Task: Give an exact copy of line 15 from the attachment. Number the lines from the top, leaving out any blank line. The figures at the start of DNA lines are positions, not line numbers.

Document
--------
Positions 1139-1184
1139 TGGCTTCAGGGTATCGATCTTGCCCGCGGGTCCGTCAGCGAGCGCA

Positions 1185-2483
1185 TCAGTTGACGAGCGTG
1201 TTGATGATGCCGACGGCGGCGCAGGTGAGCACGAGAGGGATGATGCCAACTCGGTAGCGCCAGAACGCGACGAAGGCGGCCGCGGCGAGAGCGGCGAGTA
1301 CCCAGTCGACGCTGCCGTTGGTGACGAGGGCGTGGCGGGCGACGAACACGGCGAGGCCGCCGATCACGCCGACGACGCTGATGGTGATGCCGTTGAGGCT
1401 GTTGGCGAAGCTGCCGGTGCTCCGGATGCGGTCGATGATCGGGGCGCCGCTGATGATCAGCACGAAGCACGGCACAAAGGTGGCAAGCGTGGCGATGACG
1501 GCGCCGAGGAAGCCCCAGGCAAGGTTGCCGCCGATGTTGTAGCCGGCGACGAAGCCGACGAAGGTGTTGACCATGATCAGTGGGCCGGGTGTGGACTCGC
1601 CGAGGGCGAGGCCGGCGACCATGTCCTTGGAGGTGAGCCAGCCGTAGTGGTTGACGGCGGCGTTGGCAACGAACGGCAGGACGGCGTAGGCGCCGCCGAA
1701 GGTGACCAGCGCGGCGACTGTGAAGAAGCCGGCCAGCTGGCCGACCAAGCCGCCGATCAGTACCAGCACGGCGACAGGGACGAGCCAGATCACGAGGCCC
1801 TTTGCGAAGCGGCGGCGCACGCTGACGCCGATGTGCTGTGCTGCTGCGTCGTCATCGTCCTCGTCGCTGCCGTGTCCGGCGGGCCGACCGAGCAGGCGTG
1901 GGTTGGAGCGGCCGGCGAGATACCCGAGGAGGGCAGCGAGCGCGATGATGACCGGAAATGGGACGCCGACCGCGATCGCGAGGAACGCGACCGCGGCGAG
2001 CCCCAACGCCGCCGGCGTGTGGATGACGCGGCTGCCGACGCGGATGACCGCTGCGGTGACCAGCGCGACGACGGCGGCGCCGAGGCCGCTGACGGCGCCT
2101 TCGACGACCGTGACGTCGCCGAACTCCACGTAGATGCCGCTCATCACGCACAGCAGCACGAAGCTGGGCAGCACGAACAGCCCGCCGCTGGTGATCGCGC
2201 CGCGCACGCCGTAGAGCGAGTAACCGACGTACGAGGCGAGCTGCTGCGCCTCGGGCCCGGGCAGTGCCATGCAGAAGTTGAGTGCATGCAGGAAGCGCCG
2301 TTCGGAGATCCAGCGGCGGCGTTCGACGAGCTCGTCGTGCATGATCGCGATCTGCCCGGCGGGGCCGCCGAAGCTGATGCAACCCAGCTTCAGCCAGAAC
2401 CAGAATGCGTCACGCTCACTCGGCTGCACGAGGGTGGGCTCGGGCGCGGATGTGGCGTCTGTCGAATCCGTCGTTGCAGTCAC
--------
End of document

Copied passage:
2201 CGCGCACGCCGTAGAGCGAGTAACCGACGTACGAGGCGAGCTGCTGCGCCTCGGGCCCGGGCAGTGCCATGCAGAAGTTGAGTGCATGCAGGAAGCGCCG